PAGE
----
August 27, 2012 | by Amanda Gunn
The most comforting thing in the world to me is the absolutely disgusting stench of my dog’s breath. It’s true. For the past decade it hasn’t mattered where I have been or what I have been doing, I have come home every night to a tiny creature who thinks I’m the greatest thing since sliced dog treats and wants nothing more than to lick my face.
When I’m sick, he curls up next to me and patiently waits for me to get better. When I can’t sleep, he cuddles. In return, regardless of how much I work, I repay him with two to three walks a day like clockwork. No matter how busy I am, I make time.
You can imagine how delighted I was upon learning one of the unofficial perks of my new job is that I can bring my puppy to work with me as long as he isn’t a distraction. Hooray!
It’s a good strategy, too, because after having him at work with me for about a week I realized I no longer had any reason to go home. My workdays grew longer and I was just pleased as punch. Until it hit me: How totally screwed up is it that I couldn’t think of a reason to go home?
You see, there is a certain type of graduate student who hits the ground running because they want to move to the next stage. Unfortunately, I was the queen of that type of student. I worked my, er, tail end off because I had it in my head that the next step was going to be different. How many times have you heard a graduate student begin a sentence with, “I can’t wait to graduate so I can…”?
A year before I started graduate school I had a life, but by the time I arrived it was gone. As a byproduct of this, I saw getting through the program as my ticket to having a life again. I knew I had to do a really great job of it to get a good position after I graduated, so I drowned myself in PubMed and transfected on weekends.
Graduate school became my life, and by the time I had my first-author paper, and my methods chapter, a smattering of second- to middle–author papers, etc., I had been transformed. I was the person who had a habit of thinking there was another world outside of science, who vaguely remembered what it was like to live that life but hadn’t quite grasped (yet) that science is the life I want.
Six months later, I am technically only required to work from 8 a.m. to 5 p.m., Monday through Friday, in an environment where the more senior people think you are crazy for doing more.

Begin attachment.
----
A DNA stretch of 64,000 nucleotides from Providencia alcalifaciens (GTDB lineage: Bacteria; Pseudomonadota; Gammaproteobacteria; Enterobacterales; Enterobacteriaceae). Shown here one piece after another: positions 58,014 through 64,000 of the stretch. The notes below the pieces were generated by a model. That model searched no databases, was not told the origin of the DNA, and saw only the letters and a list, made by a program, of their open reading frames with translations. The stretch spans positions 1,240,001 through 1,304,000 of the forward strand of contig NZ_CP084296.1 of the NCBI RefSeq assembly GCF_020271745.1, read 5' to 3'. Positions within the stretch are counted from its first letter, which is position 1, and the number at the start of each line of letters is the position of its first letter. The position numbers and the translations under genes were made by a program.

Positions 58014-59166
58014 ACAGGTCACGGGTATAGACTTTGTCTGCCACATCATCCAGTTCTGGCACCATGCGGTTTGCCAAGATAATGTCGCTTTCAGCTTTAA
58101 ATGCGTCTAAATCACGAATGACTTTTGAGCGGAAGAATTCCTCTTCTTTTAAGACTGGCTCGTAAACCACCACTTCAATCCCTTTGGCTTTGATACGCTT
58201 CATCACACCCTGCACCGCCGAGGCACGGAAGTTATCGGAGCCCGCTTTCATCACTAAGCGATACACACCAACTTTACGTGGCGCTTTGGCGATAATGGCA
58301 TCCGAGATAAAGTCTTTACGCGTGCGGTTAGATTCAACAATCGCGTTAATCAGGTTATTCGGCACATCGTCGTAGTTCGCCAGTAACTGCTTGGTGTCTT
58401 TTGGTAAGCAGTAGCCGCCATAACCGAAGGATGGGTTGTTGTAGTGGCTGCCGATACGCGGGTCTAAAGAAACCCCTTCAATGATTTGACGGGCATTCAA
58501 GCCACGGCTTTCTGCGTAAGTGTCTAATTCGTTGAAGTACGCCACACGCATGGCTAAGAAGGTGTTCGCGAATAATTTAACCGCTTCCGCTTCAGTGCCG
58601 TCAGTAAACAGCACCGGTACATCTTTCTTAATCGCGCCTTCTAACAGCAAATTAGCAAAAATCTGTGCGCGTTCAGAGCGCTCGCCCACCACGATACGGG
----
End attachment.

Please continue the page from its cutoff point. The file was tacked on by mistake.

Yet, here I am. At all hours, working weekends, browsing PubMed. Where before I felt like I had to do these things, now I could just kick back a little. My coworkers with jobs similar to mine have had those jobs anywhere from 10 to 30 years. This could be it.
But it isn’t it. I love science, and the truth is you can never stop if you want to keep going in science. Right now, I am the director of a program, the youngest instructor in the department, and I get to do my own research. That is awesome beyond words, but the next step is to find a visiting scientist position, visiting professorship or tenure-track position in a few years. After that it’s working toward tenure, and after that it’s working toward full professor, and by the time you get there you have a ton of students and younger professionals depending on you, so it isn’t like you get a break then, either.
The point is that if you love science, do science. I have finally learned the lesson that, while of course it is important to be working toward the next stage in your career, what you have is all you’ve got. There is no reason to rush because the next stage will feel exactly the same as this one does.
On that note, my dog and I will be leaving work a little early today. Maybe we will go to the park and chase squirrels. Who knows? But if I keep working at the pace I have been, I will burn out. Whether you are interested in going the principal investigator track, tenure track or an alternative career, try to find a reason to go home. If you burn out, you will never get there.